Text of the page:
News

  • Tscls Medicare Advocacy

    Protection of the Social Security Trust Fund – Ensuring that the program's assets are locked out of the general budget. .The bill would reduce the number of tax brackets from seven to just four — 12 percent, 25 percent, 35 percent — and would keep the highest bracket at 39.6 percent. It also increases the standard deduction from ,350 (individuals)/,700 (married couples) to ,000 (individuals)/,000 (married couples). While the standard deduction would increase, taxpayers on the other hand would lose personal exemptions — the ones for themselves, a spouse and/or dependents, which currently are ,050 per person. Exemptions would be replaced with a 0 credit through 2022, and eliminated thereafter. .Senate Aging Committee Holds Hearing … Continued

  • Congressional Corner Protecting Social Security For Retirees And Future Generations

    That has never been truer than in this Congress. In trying to craft the new legislation to improve Medicare benefits and lower drug prices, it turns out it's not just Democrat vs. Republican, it's also Senate vs. House, Democrat vs. Democrat, and to a lesser extent, Republican vs. Republican. .Because Medicare is such a crucial program, most members of Congress usually stumble over themselves to protect it. However, if the situation ever presents itself, they will use threats to Medicare to bash the other party. .President Trump has said all week that he will not agree to pass further stimulus measures to combat the economic fallout of the coronavirus outbreak without a payroll tax cut. Trump has been advocating for a payroll tax cut since last summer, even before the pandemic, but it is opposed by most congressional Democrats and it is not clear the idea has much support among Republicans in Congress. Obviously, a payroll tax cut would have no benefit for Americans put out of work in the wake of the outbreak until they return to employment. … Continued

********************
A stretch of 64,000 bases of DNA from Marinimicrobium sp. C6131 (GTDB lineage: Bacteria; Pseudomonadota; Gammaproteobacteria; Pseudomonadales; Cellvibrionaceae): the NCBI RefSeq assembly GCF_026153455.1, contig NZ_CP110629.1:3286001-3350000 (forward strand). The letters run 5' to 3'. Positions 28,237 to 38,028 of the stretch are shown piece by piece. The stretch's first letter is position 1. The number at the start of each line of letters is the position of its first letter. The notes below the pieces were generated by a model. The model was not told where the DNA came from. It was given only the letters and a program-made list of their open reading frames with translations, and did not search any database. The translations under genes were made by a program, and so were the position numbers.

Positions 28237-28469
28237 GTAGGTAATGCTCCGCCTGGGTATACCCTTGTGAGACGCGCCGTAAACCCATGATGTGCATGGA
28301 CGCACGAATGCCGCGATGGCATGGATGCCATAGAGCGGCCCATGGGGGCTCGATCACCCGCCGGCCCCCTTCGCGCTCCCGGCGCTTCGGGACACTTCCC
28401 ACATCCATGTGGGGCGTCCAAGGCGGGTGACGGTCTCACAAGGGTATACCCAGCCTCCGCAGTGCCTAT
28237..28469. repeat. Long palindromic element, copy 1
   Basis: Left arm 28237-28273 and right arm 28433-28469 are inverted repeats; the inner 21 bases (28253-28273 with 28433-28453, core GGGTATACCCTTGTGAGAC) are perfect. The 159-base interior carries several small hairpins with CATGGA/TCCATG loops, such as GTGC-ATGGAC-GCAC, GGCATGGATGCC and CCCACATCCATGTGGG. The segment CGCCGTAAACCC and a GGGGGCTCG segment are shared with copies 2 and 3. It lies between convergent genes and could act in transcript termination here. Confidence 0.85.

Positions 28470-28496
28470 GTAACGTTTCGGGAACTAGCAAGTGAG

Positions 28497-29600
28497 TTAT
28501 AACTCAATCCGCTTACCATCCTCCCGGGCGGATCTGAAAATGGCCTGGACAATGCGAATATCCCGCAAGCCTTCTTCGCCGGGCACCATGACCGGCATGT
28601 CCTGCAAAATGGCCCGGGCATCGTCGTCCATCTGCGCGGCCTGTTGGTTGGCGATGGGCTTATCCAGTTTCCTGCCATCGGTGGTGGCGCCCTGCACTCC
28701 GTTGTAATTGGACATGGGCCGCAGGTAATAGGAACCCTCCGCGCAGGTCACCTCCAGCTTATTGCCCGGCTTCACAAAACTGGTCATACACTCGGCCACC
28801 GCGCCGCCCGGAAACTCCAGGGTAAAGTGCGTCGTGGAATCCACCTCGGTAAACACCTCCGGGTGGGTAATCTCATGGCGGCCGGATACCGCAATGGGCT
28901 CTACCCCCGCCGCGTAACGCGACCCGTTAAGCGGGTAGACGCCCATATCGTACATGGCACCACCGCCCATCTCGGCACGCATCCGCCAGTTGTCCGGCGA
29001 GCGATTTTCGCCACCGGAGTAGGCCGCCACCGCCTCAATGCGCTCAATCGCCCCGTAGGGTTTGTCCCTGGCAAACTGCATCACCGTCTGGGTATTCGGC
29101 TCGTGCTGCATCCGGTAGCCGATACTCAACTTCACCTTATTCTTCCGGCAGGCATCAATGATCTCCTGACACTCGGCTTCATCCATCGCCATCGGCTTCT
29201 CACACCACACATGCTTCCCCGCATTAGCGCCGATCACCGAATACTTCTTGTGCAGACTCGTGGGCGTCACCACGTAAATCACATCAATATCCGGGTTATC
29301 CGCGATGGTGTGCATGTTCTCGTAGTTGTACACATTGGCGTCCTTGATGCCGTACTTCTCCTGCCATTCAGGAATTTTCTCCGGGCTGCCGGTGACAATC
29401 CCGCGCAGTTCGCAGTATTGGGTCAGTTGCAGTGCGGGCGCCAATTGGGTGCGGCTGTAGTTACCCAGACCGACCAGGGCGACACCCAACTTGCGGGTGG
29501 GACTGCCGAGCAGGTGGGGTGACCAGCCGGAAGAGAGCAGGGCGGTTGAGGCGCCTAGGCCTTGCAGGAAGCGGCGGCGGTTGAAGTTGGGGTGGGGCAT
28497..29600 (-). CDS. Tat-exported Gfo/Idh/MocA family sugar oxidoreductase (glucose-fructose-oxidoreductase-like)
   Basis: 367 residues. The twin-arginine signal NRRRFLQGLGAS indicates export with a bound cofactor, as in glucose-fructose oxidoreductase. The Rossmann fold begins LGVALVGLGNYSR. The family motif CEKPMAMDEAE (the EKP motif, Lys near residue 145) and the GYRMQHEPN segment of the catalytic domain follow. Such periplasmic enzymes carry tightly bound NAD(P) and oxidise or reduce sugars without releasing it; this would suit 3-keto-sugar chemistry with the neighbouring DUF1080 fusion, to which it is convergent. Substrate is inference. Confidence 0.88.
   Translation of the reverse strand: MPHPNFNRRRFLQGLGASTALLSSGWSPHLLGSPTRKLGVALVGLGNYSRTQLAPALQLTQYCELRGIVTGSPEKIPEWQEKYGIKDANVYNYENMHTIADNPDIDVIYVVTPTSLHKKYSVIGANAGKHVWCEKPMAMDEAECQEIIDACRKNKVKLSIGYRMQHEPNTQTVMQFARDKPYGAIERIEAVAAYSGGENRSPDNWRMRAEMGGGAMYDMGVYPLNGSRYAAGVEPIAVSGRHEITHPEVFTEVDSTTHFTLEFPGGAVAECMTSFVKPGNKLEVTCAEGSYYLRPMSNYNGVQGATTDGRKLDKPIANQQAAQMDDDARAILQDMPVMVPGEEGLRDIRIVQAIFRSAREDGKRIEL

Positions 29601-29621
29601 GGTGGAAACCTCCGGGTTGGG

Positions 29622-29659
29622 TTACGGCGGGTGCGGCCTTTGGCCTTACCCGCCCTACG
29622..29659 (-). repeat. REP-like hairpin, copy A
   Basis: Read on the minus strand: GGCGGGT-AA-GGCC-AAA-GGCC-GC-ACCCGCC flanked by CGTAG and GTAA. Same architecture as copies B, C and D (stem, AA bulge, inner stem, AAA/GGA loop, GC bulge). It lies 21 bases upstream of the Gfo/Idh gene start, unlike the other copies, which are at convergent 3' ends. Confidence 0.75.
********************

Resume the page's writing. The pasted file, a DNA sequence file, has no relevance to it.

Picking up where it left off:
The Senior Citizens League supports legislation that would allow Medicare to negotiate drug prices, and limit drug price increases to the rate of inflation. .On the unemployment payments to individuals, there are a lot of legal questions about the money the President wants to use to pay for this. He calls for billion of funding from the Department of Homeland Security's Disaster Relief Fund that is normally used for hurricanes, tornadoes, and massive fires to be shifted over to unemployment. .The Senate bill also would change Medicare Part D by adding an out-of-pocket maximum for beneficiaries of ,100 starting in 202No such out-of-pocket cost cap currently exists. According to our 2019 Senior Survey, about one-in-five survey participants report out-of-pocket spending this high for prescription drugs. Advisor editor Mary Johnson estimates that this legislation would protect almost 14 million Medicare beneficiaries from out-of-pocket drug costs exceeding ,100 in the first year of enactment if signed into law. .The new effort could be part of a second package later this year and TSCL will closely examine the legislation once it is finally developed to see if it accomplishes our goals and whether we can support it. .The second issue is the COLA – specifically next year's COLA. .If you would like to continue receiving these press releases via email, please send your email address to [email protected] .Congress has until the end of this Friday to pass legislation to fund the federal government for the remainder of fiscal year 202Very few people think they'll get it done. .Retirees' budgets take a beating when prescription drug prices rise faster than the annual cost – of – living adjustments (COLAs). But new legislation moving in the Senate would address that problem. The drug bill would require drug manufacturers to pay rebates when prices rise faster than inflation. Lobbying groups for drug manufacturers don't like the idea. .Incredibly, to count as poor under the official poverty measure, your income must fall below a threshold, which is based on subsistence level food costs in 195When adopted in 1963, the poverty threshold was defined as three times the "subsistence food budget" for a family of a given size. Unlike other government measures, like the consumer price index, which undergoes continual changes to methodology, the official poverty measure has never changed, other than annual adjustments for inflation.